Aldi Sees Lots of Room for Growth
By George Anderson
It primarily offers private label goods. It charges a quarter to rent a shopping cart. It doesn’t take credit cards. Its stores are small, no frills operations and they’re closed on Sundays. Customers bag their own groceries and pay 10 cents a shopping bag. It is Aldi and with prices between 25 and 40 percent below most others in the grocery space, it is kicking retailer competitor butt all over the landscape.
David Livingston, principal at DJL Research and a member of the RetailWire BrainTrust, told the Detroit News, “Aldi has taken efficiency to a whole new level. They’re the masters at limited assortment. I haven’t seen anyone beat them on price.”
Low prices are not the only strengths for Aldi, say consumers and company executives who are quick to point out that the quality of the chain’s private label products are equal to or superior to nationally branded goods. Aldi has rolled out gourmet food items at prices that the chain’s average shopper can afford.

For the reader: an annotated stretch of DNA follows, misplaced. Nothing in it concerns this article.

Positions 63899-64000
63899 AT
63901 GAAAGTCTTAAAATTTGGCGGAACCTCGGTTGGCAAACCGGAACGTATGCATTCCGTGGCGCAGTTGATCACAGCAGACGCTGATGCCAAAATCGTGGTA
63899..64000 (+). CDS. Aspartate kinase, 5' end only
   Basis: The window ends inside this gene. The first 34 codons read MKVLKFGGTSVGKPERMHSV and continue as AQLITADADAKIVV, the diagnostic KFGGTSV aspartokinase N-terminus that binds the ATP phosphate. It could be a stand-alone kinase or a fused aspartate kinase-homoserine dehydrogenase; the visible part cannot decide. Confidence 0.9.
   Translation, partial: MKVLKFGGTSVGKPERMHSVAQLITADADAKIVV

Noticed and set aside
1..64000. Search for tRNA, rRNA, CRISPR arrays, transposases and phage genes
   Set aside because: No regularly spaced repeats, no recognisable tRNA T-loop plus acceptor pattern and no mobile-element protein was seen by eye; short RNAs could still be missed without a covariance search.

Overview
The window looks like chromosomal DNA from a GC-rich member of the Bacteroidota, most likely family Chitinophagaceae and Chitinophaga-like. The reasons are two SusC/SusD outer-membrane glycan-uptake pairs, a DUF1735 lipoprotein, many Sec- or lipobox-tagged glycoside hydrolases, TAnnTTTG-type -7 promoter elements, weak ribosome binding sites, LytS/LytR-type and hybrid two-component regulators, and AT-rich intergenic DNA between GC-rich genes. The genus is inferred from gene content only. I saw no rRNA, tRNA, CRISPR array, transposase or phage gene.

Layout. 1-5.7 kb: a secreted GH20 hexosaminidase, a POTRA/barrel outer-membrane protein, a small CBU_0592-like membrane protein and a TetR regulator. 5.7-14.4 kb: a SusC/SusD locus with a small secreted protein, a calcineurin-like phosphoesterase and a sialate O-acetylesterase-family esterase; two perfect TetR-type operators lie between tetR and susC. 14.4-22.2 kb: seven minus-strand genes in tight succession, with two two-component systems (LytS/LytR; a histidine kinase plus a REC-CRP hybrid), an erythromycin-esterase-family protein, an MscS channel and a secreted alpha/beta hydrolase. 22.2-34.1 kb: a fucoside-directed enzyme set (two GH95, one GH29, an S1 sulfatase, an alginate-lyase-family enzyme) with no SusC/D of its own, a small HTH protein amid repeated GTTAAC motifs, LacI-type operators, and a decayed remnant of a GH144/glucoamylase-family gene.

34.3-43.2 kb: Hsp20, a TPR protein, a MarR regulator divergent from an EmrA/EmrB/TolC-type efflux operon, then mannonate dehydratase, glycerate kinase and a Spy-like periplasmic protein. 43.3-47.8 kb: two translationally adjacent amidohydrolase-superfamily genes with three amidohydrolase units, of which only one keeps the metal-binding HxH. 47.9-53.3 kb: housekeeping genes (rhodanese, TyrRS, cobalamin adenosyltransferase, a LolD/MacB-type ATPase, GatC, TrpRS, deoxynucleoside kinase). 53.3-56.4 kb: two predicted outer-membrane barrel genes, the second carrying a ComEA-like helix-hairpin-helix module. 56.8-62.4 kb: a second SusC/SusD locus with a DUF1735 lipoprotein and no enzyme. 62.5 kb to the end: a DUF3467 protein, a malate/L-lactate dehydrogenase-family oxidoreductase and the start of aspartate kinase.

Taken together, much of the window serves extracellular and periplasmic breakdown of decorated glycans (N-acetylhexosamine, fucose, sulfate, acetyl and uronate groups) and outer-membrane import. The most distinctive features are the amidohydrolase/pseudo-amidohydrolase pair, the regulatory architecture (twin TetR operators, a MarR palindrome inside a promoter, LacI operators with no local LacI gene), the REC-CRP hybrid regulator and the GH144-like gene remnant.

“We aren’t trying to have our products look like someone else’s,” said David Kapusansky, director of real estate for Aldi stores in Michigan. “We try to look like Aldi. We are confident people trust Aldi brands and customers don’t have to think it’s someone else’s to buy it. We are confident in our products.”
The German chain, which first came to the U.S. in 1976, currently operates 800 stores in the U.S. Its plans call for opening 40 new stores a year through 2010. Its parent company, Albrecht, also owns the Trader Joe’s chain.
Moderator’s Comment: In your mind, how formidable a retail competitor is Aldi and why? Who has the most to fear from Aldi competing in the same market?
– George Anderson – Moderator